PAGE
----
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For years it’s been under covers, almost out of sight, and seemed untouchable on the rare occasions it was out on the water – but now the harbour’s princess SY Ena has begun to shed her mystique- and the museum is lucky enough to provide a venue for her coming out.

The classic lines, clipper bow and counter stern, raked spars and funnel, an intricate, beautifully engineered steam engine in immaculate condition, and an unbelievable varnish finish, SY Ena stops everyone in their tracks, and has them lost for words when they go aboard.

SY Ena at the museum- Photographer Andrew Frolows ANMM

SY Ena at the museum- Photographer Andrew Frolows ANMM

SY Ena is considered one of the finest examples of an Edwardian period steam yacht in the world. It was designed by renown Sydney naval architect Walter Reeks and built in 1900 by WM Ford Boatbuilders just across the water from the museum in Berrys Bay. When launched it showed that Australians could design and build a luxury craft of a standard equivalent to the highest level in Europe and North America, in a period when the country was still relatively isolated from these centres of commerce and industry.

The newspapers heralded its launch –

“A new 100-ton steam yacht which Ford of Sydney is building for Mr TA Dibbs is expected to be launched early next month. It is said to be one of the finest specimens of a modern steam yacht in the Australian colonies.“

and then covered the day – 8th December 1900-

Shortly after 9.0’clock on Saturday morning a handsome steam yacht, built for Mr TA Dibbs was launched from Mr Fords yard, Berrys Bay. As she left the ways she was christened ‘Ena’ by Miss Dorothy Dibbs.“

SY Ena early 1900s - Dibbs Family Album ANMM Collection

SY Ena early 1900s – Dibbs Family Album ANMM Collection

Named after Dibb’s wife Tryphena, it was used on Sydney Harbour for entertaining guests on the weekends, watching the yacht racing in grand style. Then war came, and renamed HMAS Sleuth, it was painted a dark grey all over and armed with a three pounder on the foredeck, and used to patrol Torres Strait for armed German raiders. It proved unsuitable for this work and was then used for patrol work on the east coast before finally serving as a naval training ship on Sydney Harbour.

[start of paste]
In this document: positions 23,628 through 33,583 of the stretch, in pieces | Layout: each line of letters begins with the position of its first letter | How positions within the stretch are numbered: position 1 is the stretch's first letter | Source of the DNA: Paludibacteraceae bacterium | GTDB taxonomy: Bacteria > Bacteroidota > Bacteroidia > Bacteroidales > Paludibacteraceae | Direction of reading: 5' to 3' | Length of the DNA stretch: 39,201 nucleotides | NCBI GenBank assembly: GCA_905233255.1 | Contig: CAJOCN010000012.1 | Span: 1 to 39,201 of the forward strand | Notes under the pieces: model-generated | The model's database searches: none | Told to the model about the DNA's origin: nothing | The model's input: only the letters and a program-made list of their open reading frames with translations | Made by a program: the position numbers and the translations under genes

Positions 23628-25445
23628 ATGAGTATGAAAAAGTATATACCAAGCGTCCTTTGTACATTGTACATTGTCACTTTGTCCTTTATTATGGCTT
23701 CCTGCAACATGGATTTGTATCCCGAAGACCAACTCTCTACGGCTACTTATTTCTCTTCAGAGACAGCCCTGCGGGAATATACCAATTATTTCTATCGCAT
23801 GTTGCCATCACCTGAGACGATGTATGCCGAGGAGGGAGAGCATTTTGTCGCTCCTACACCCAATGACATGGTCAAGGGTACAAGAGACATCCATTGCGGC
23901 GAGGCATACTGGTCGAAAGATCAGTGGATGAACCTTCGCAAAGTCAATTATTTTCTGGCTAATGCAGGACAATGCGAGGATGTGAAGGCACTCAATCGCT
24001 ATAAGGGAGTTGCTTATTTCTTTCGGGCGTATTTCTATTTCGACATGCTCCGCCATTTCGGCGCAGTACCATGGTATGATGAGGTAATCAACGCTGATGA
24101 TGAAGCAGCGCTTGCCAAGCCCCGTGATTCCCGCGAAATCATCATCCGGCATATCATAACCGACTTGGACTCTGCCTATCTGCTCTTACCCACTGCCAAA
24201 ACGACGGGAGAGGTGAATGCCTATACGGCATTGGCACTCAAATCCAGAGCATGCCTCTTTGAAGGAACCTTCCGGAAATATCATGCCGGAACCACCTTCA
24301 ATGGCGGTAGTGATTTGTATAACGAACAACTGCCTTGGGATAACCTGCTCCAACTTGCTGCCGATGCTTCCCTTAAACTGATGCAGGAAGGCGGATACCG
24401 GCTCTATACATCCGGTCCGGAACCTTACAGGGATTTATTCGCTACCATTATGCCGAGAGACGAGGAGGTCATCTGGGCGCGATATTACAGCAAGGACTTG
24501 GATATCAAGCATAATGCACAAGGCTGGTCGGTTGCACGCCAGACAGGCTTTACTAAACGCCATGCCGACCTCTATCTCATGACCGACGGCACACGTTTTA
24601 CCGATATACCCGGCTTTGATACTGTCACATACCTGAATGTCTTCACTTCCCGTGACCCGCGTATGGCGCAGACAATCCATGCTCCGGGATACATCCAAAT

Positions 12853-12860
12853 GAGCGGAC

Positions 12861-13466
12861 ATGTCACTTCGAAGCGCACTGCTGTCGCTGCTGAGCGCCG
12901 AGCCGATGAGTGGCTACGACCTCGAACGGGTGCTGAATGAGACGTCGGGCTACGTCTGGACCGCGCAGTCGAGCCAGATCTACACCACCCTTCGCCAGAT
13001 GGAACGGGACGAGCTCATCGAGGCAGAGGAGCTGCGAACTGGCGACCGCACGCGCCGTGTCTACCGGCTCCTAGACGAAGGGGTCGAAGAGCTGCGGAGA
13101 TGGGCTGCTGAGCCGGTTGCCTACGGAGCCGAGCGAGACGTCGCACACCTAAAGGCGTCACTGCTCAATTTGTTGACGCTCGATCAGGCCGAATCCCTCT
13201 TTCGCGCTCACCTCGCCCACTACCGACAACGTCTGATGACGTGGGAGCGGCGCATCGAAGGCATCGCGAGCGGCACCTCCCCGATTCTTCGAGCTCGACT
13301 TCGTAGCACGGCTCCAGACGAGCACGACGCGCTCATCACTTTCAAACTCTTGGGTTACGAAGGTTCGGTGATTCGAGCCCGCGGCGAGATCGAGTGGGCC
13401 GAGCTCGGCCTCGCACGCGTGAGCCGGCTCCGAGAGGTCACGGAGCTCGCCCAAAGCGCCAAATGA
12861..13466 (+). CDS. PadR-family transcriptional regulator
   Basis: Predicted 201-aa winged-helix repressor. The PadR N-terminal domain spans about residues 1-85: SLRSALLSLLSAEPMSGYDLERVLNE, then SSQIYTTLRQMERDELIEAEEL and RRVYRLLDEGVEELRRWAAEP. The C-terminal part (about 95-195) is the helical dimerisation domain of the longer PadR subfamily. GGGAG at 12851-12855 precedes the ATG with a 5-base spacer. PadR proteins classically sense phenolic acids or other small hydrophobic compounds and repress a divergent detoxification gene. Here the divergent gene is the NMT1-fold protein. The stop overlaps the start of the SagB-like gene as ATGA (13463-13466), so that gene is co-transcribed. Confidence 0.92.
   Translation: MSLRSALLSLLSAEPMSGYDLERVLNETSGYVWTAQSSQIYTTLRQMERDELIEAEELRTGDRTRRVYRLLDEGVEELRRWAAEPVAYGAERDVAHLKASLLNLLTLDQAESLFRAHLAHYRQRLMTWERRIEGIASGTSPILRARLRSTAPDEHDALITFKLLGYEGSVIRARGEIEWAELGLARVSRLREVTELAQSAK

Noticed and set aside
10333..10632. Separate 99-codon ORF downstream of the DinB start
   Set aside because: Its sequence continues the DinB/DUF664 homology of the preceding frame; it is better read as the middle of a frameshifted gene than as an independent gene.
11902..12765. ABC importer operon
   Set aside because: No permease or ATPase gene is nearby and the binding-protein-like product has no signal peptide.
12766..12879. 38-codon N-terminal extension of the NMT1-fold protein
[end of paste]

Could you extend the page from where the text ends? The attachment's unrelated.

After the war it went back into private ownership and in 1933 when it was sold to a Tasmanian to work as a trading vessel shipping apples, a typical Tasmanian cargo and trade. This operation did not last long, the owner was caught up in legal disputes and SY Ena was seized by creditors for a long period.

It had little use until 1940 when the Roche Bros bought it and set the vessel up for trawling work and harvesting scallops. In 1945 they installed a diesel engine for better economy. A wet well was added for keeping live fish, refrigeration was put in aft, the stem was cut back and the vessel renamed Aurore – Goddess of Dawn. It still attracted attention, with the Hobart Examiner running a story in May 1946:

“ Former Luxury Steam Yacht, Naval Patrol, Now in Scallop Industry.
Among the most beautiful pleasure craft in Australian water years ago, the ocean going steam yacht Ena is now one of the ships engaged in the Hobart scallop trade. Her life has been full of ups and downs since 1900 and she is far from being permanently down.”

The ups and downs continued- the Roche Bros operated it for 30 years, even taking Aurore up to Queensland fishing for shark. They sold it in 1974 and the in 1981 it hit an unidentified object in the D’Entrecasteau Channel and sank, but was not down for long.

At this time Sydney businessman Pat Burke had been seeking a suitable craft similar to the Lady Hopetoun for use as a charter vessel on Sydney Harbour and his shipwright Nick Masterman recommended SY Ena, even though it was still underwater. A deal was finally completed and Burke formed a syndicate with flamboyant stockbroker Renee Rivkin and his solicitor David Baffksy. The three oversaw Masterman’s lavish reconstruction which was completed in 1986. SY Ena then steamed to Fremantle for the America’s Cup. Once back on Sydney Harbour it was used as a charter vessel until it was once again seized by creditors in lieu of payment by one of the owners. SY Ena was bought in 1991 at auction by a private buyer and then seen only rarely until now.

The new owner has allowed SY Ena’s covers to come off, and the splendid vessel is moored at the museum for a short period before it moves to Melbourne to be a charter vessel on Port Phillip. It is open to the public for wharf side viewing during the morning- and bring sunglasses- it’s dazzling!

The deck saloon       Photographer Zoe McMahon ANMM

The deck saloon Photographer Zoe McMahon ANMM

And here are the vital statistics:
LOA: ………………………………35.4 metres
Beam: ……………………………5.05 metres
Draft: …………………………….2.30m
Speed …………………….. ……12 knots

David Payne
Curator, Historic Vessels


David Payne

David Payne is Curator of Historic Vessels at Australian National Maritime Museum, and through the Australian Register of Historic Vessels he works closely with heritage boat owners throughout Australia researching and advising on their craft and their social connections. David has also been a yacht designer and documented many of the museum’s vessels with extensive drawings. He has had a wide sailing experience, from Lasers and 12-foot skiffs through to long ocean passages. Since 2012 he has been able to work closely with Aboriginal communities on a number of Indigenous canoe building and watercraft projects.